The antidiabetic activity of H. officinalis extract was determined by inhibition of biochemical activity of the alpha amylase enzyme. Starch iodine assay model systems involved. Inhibitory activity of the extract on α-amylase was observed in the range 0.1-0.5 mg/ml. The IC50 of the methnolic extract was found to be 0.8366 mg/ml. However, the IC50 of the reference compound, acarbose, was found to be less than 0.025 mg/ml in the starch iodine color assay, respectively (Figure 5).
The results obtained suggest that caffeic acid being present in significant amount in the plant can act as a marker compound for the chemical identification of the plant and can be used to monitor the batch to batch consistency of the herbal product using this plant. H. officinalis has considerable antioxidant and antidiabetic activity. It can be used as a major cure for diseases resulting from damage caused by free radicals. Thus, the need for identifying and exploring the therapeutic potential of such useful medicinal plants is of very much significance to conserve our indigenous traditional knowledge and commercial formulation for market acceptability and competency.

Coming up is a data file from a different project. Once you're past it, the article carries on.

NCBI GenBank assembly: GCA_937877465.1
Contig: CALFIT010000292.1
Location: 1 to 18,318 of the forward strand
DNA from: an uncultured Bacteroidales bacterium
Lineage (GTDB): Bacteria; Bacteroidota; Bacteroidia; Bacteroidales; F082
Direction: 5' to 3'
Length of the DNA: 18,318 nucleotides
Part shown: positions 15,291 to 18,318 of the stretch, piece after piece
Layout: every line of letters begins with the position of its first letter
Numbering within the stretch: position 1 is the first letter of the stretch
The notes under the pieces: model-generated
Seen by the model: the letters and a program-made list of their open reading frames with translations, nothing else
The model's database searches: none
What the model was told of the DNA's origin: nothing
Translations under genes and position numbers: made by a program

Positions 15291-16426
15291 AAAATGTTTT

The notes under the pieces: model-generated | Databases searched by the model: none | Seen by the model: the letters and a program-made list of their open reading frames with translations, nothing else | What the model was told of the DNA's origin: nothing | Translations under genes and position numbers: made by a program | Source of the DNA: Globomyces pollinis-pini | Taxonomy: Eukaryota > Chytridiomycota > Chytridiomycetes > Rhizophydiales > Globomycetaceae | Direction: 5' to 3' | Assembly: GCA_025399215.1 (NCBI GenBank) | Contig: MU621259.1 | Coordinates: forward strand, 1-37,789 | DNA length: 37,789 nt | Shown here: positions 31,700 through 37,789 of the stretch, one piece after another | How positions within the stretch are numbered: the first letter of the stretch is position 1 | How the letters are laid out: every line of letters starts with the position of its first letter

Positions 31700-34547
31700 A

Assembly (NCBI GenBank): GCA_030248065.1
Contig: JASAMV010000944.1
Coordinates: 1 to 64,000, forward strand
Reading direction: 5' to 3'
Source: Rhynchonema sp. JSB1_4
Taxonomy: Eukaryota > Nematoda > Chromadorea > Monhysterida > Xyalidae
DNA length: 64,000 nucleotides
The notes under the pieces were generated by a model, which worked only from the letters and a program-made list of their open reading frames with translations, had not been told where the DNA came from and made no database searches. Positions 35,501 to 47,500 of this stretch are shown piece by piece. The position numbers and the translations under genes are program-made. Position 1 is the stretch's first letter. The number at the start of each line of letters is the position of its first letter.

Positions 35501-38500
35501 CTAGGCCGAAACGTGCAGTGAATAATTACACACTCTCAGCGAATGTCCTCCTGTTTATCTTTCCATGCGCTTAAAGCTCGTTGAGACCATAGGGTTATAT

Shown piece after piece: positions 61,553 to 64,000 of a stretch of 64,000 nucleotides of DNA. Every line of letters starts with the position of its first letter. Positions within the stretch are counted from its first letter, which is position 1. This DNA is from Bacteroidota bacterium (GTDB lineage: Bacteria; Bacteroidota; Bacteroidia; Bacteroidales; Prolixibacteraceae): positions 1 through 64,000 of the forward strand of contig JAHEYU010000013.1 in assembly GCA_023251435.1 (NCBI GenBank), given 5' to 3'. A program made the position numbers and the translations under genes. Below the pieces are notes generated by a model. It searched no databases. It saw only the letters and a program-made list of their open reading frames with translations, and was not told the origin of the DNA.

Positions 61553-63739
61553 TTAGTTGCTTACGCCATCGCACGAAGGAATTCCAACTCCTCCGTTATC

In the present study physicochemical standardization parameters and phytochemical constituents identified will be helpful in the identification, standardization and quality control of this herbal drug.
The authors are thankful to the Director of CSIR‑NBRI for providing facilities and encouragement throughout the work.
HPTLC: High-performance thin-layer chromatography; DPPH: 2,2-diphenyl-1-picrylhydrazyl; IC: Inhibitory concentration; API: Ayurvedic Pharmacopoeia of India.
Physicochemical and phytochemical study was done to evaluate the quality standard of raw drug.
The content of ferulic acid was found to be higher than caffeic acid.
In vitro antidiabetic and antioxidant activity exhibit potential activity in targeted species.
Evaluated pharmacognostical standards are useful for identification and authentication purposes.